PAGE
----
The 10 member High level committee for reviewing the Gadgil report on Western Ghats was formed under the chairmanship of Mr. Kasturirangan, a pioneer in the field of space research. The committee was formed in 2012 because of the inconvenience that the GoI faced in implementing the recommendations of the Gadgil panel.
The Government justified its stance for the formation of the second committee by saying that people belonging to the six states comprising the Western Ghats were dissatisfied to the impracticality persisting in the Gadgil panel report. The latter had made an exorbitant suggestion to declare almost all the Ghat as ESA (ecological sensitive Area) and suggested an umbrella ban all the 'environmental degrading practices'. This hampered the right to livelihood for most of the people.
Coming to the Kasturirangan report, it brought down the size of the ESA to 60,000 sq. Km. i.e. a third of the total Western Ghat area. Apart from that it has kept several prior suggestions of the Gadgil report as they were. Thus they have ultimately lost the support of all the important three stake holders- people, government, and Gadgil panel members.
We will discuss each case individually.
From the people's point of view, the Kasturirangan panel has not looked at the practical aspects of the people. It has banned almost every type of non-forest activity, medium or large sized constructions, hydro project and intensive farming as illegal and has suggested for an outright ban. As a consequence any infrastructure related to contour farming, using up of fertilizers, building up of hospitals, schools, small scale hydro project, roads, agriculture units, etc. will turn restrictive. Apart from that a blind covering of habitation under the pretext of ESA has brought several large habitations under its ambit and omitted several sparsely populated areas. If we look at the large climatic and geographic variances of the Western Ghats, these recommendations, just like the Gadgil panel's report are also impractical.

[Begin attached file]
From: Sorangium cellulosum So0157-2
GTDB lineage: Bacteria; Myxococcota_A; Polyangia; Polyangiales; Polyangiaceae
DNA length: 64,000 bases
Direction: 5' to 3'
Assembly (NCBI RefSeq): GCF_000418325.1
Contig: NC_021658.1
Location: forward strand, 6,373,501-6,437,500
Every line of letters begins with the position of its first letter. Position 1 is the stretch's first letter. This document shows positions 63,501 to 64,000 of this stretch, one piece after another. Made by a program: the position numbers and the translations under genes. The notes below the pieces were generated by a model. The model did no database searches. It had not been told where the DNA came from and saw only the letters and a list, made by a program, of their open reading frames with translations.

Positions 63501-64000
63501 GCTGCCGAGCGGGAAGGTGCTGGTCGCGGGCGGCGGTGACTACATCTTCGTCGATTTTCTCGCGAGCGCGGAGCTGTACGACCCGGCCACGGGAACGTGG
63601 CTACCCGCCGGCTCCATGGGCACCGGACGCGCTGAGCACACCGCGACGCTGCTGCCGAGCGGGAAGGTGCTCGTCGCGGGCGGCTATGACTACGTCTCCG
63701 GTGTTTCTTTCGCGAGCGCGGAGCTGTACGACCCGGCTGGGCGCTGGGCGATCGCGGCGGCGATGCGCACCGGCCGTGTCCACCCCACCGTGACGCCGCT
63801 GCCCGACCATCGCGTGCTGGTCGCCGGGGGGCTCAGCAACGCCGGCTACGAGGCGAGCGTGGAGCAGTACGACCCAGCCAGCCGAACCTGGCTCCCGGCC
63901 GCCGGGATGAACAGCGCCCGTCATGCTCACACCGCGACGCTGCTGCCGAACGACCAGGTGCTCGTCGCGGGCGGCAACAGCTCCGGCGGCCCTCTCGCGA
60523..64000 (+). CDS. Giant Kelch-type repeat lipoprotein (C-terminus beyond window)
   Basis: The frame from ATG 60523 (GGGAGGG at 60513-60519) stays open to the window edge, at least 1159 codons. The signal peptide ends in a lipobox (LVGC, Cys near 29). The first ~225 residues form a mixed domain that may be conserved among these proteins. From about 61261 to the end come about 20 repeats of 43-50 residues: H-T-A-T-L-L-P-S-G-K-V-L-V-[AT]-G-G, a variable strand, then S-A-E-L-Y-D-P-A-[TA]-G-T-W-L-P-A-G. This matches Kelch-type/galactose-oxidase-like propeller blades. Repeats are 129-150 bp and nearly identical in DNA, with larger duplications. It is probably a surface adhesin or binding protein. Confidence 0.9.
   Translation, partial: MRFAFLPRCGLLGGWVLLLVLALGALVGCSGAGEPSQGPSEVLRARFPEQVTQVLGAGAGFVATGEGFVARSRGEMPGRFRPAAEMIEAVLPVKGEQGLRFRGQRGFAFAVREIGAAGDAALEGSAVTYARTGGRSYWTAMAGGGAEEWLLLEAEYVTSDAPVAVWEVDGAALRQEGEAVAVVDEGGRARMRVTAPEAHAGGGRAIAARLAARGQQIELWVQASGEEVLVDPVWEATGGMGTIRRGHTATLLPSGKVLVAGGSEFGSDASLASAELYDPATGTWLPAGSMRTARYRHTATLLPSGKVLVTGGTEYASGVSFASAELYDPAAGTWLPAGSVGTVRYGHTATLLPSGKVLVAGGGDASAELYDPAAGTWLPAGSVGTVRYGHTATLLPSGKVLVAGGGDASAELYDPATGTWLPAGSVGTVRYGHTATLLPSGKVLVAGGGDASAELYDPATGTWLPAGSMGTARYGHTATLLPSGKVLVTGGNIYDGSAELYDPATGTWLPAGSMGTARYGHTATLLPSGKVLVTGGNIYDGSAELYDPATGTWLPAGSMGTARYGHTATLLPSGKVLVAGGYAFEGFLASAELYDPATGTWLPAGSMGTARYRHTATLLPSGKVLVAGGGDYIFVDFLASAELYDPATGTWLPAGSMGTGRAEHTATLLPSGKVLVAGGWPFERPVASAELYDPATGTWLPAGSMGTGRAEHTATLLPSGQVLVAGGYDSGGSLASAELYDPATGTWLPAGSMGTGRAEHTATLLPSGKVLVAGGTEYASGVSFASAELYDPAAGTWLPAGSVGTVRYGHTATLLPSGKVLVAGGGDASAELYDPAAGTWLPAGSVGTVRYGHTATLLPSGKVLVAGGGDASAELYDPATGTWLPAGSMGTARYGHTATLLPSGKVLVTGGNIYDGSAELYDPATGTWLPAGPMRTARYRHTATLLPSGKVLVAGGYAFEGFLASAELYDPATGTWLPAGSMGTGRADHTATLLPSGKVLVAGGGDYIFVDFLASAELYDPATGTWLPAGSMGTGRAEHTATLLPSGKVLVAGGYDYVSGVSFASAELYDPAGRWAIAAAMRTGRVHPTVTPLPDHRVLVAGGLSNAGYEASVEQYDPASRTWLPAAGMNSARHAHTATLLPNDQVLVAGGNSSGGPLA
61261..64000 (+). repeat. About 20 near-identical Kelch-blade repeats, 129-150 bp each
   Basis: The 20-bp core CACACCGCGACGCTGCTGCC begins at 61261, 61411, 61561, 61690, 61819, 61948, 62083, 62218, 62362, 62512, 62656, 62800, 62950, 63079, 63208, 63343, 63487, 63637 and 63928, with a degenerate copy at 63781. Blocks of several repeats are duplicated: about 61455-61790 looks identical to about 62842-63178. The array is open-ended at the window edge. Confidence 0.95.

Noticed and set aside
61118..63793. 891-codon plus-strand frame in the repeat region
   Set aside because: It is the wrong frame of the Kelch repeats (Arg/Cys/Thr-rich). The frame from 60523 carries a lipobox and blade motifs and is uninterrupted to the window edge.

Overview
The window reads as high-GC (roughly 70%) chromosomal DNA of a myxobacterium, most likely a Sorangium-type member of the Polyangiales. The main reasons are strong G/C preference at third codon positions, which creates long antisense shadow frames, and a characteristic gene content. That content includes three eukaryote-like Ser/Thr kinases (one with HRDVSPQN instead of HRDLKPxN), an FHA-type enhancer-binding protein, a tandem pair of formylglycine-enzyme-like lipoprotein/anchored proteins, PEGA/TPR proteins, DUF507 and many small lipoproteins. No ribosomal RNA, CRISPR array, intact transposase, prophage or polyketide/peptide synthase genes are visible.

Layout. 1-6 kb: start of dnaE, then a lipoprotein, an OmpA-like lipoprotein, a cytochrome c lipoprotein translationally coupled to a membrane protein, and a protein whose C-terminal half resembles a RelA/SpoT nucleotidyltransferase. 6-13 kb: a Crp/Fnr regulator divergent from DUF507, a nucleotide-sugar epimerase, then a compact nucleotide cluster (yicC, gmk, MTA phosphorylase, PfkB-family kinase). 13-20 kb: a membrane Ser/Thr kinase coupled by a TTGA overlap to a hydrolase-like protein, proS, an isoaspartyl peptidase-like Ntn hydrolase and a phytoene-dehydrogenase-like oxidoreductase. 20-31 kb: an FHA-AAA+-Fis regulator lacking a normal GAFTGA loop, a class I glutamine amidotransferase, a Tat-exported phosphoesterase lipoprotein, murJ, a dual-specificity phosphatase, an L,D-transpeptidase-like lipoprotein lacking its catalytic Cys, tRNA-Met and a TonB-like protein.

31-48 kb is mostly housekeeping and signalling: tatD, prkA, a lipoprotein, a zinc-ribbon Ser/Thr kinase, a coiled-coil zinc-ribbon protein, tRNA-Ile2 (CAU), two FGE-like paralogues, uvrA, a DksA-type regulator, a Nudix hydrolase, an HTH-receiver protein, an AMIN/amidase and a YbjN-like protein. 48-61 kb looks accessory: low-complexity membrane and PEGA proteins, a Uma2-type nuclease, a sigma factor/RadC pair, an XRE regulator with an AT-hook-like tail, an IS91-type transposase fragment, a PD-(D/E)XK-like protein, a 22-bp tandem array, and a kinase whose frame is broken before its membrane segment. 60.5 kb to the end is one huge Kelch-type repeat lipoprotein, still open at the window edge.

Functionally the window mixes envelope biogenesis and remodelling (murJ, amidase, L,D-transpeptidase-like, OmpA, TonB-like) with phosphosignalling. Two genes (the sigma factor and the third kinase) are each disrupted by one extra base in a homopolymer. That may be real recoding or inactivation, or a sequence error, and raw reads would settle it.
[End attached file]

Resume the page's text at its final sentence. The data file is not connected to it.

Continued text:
From the government point of view, outright ban of mining and other secondary infrastructural activities has made the recommendations unfeasible from the business point of view, just like the Gadgil panel's recommendations. It is a very well known fact that the mining mafias are quite intricately involved in the political happenings of the states. Heavy financial backing and prevalence of a very complicated social, economical and political scenario have made the recommendation quite difficult for the government to implement, especially in Goa and Karnataka (due to mining) and in Kerala (due to the over reliance of hydro power).
From the member of the Gadgil panel point of view, the recommendations of the Kasturirangan panel are quite arbitrary in nature. The former's members have gone to the extent of claiming the report as 'unconstitutional' and 'biased'. They have said that the suggestions if implemented will not only harm the ecology but, will also pave way for multiple judicial blockages. They have said that their own report was largely rejected by the people because the latter have not been able to get the actual picture and were swayed away by the mining mafias who misinterpreted their recommendations according to their clandestine motives.
Considering the timing and diplomacy with which the Kasturirangan panel was set up, it create a lot of questions on the actual intentions in forming it. When the GoI tried to block the RTI's for the Gadgil report and made the HLWG to 'study' the former's recommendation, several thinkers and environmentalists had raised doubts on the 'inclination' of the Kasturirangan panel from the very beginning.
It is quite disheartening to note that the later committee too repeated many mistakes that the former had done. And foremost among that was- not consulting the common people who will be affected the most. After its formation, the Kasturirangan committee conducted around 14 meetings within the span of 18 months, but the representation of the people was very less. Moreover, they relied more on the use of satellite and advanced technologies in demarcating sensitive areas which greatly neglected the social and economic compulsions of the people on the ground.
As a result, now, several state governments have started objecting to the implementation of the report. They have stated that the panel is too impractical and is made with a one-size-fits-all attitude which, if implemented, will bring out more issues than it will solve.
Arun Kumar Nayak